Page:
My most enduring image of Father is him sitting cross- legged, back straight, on the engine cover of a Good Go boat. No matter what the weather or sea conditions, he always sat staring out to sea, unchanging. On the ocean, I remember his unchanging posture, completely in control of his mind and body in the midst of the constantly changing marine environment. I greatly admired his persona of self-control because I always struggled to control my mind and body.
One year, Father made a condition to travel to and fish at many locations around Alaska. At that time I was running the company's salmon operation at Egegik'° in the wilds of western Alaska. We had been preparing to someday welcome True Parents to our wind-swept outpost. We built a guest house and stocked it with all the things we would need to attend True Parents. We also bought a sport utility vehicle (SUV) and had it flown out to drive them around. When we got the word from Kodiak that they were coming, we had a Korean sister and a plane full of Korean food flown out. We then stood-by. When the call came that they were wheels up" out of Kodiak, we had less than an hour to wait. The problem was the weather. We were socked in. The thick fog was right down on the deck. Our airstrip was in fact the beach. I was in the SUV on the beach with a hand-held VHF radio when I established contact with the pilot. He couldn't see the ground. I turned on the SUV's headlights and drove up and down the strip. I could hear the plane's engines as it flew lower and lower. For more than twenty minutes, I tried to talk him down. It was a moment of truth for me: Could we welcome True Parents or would the weather steal our blessing? As I look back on it now, I realize how foolish I was. Luckily the pilot had no messianic vision: lie decided to turn back.
As much as 30,000 pounds of salmon a day would be beheaded, gutted and packed in ice here to be flown to the main plant on Kodiak Island.
Several days later they tried again and this time the weather cooperated. I showed them around the plant and we had lunch together at the guest house. Father told me that I was a lucky man because I was able to live in this paradise of ocean, rivers and tundra. He said he envied me.
Of course the main point of the trip was to fish. This was late August and what was left of the salmon run was in the river and wouldn't take a hook. When sockeye salmon enter fresh water they stop feeding. I knew this but failed to clearly report it. I had learned early not to give a pessimistic report. Anyway, there was a small chance that a hook would snag a fish. I drove them down the beach and up along the Egegik River to a spot where I had stashed a skiff. Along the way we had to cross the land of one of the local legends, a hard drinking fishing boat captain who had opened a hunting lodge on the river. We stopped briefly and I introduced him. To get down to the riverbank, we had to drive down a trail that was rough and washed out. The alder bushes scraped both sides of the truck. No matter how carefully I tried to drive, everyone was bumped and tossed around. The skiff was an eighteen- foot, flat-bottomed aluminum boat with a forty horse-power Johnson motor. It was a typical western Alaska work boat.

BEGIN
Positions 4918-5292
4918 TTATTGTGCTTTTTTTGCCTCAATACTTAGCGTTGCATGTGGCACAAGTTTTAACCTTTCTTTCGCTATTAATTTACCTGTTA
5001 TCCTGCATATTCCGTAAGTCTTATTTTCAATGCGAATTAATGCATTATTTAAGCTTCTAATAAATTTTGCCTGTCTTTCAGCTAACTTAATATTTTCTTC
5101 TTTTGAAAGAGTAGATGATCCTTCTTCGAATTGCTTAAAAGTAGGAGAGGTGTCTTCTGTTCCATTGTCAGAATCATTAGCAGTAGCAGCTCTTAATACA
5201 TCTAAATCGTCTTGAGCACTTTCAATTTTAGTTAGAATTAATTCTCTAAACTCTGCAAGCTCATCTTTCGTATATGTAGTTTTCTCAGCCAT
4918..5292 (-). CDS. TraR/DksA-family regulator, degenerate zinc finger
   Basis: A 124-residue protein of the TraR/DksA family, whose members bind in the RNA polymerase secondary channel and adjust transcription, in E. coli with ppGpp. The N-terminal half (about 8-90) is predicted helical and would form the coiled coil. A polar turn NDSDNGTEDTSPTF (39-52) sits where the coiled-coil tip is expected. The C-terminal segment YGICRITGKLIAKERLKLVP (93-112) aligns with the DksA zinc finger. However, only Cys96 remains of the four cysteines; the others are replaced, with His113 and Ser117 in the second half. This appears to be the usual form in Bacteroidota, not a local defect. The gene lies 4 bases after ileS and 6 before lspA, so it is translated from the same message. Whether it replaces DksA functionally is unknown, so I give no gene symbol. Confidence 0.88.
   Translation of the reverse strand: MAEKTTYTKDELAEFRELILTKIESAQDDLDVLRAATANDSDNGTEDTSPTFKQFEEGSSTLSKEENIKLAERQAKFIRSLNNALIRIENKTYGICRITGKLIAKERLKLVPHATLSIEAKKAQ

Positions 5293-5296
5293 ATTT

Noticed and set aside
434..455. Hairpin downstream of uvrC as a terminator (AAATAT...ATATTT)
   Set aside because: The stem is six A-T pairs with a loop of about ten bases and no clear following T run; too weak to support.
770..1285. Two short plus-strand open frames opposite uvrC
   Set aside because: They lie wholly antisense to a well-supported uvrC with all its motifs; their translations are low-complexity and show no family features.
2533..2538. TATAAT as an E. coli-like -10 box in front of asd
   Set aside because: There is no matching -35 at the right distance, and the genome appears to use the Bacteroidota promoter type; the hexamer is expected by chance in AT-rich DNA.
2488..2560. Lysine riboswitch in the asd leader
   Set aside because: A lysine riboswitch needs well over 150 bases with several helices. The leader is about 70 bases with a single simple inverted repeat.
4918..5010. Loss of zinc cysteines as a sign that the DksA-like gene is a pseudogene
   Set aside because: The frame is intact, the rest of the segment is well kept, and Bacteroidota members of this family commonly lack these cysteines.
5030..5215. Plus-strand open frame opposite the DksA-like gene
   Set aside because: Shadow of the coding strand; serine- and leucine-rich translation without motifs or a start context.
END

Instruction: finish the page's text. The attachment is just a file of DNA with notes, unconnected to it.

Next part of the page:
I had tried to clean it up as befitting the guests. The guests boarded and we loaded the gear and set out. In the boat were Mr. Choi's son, True Parents and I. Needless to say, it was not a stellar day of fishing. By the time we started upriver, the tide had already turned and the sand bars became a problem. Although the flat-bottomed boat was pretty good in shallow waters, we kept running aground on barely submerged sand bars. I tried to keep to the channels but before long I was in the water pushing the boat off the sand. Mother was in fairly good humor and at one point announced, "Oh Mack, swimming in Alaska..." The fishing was non-existent. We moved the boat and Mother and Father cast repeatedly. Over and over Mother gently urged Father, "Let's go." Father grimly ignored her. To add to the good time, the mosquitoes swarmed us. Finally Mother made a joke using a play on two similar Korean words mogi meaning "mosquito" and mulgogi meaning "fish." We can't catch fish, only mosquitoes. Finally Father said to go back.
International Seafoods of Alaska's outpost in remote Egegik, Alaska, where Mr. Downey was in charge of salmon processing when True Parents visited.
Back at the guest house, we had tea and snacks and waited for the plane to come to pick them up. Father told us that I had a special kind of character because I was a former Marine. Then he ordered me to get a bulldozer and fix that trail down to the river. Of course I said, "Yes, sir," but what could I really do? The land was owned by the state of Alaska and was adjacent to a salmon stream. I could borrow the equipment and do it in the dead of night, but the legal exposure would be huge and the PR fallout would damage our ability to work in the area. Furthermore, during the very next flood the trail would be washed out all over again. He had ordered it done, but how could I explain these complexities to Father? I have a great deal of sympathy for the leaders who were with Father constantly.
One day at North Garden in Kodiak, Father stood up to sing and to my delight and surprise he sang "At the Café." This Jin Hee Choi song was popular in Korea in the 1980s. The final line is "Love is just a memory" which Father sang twice, once in Korean and then in English. These are just my memories of True Father. They mean everything to me.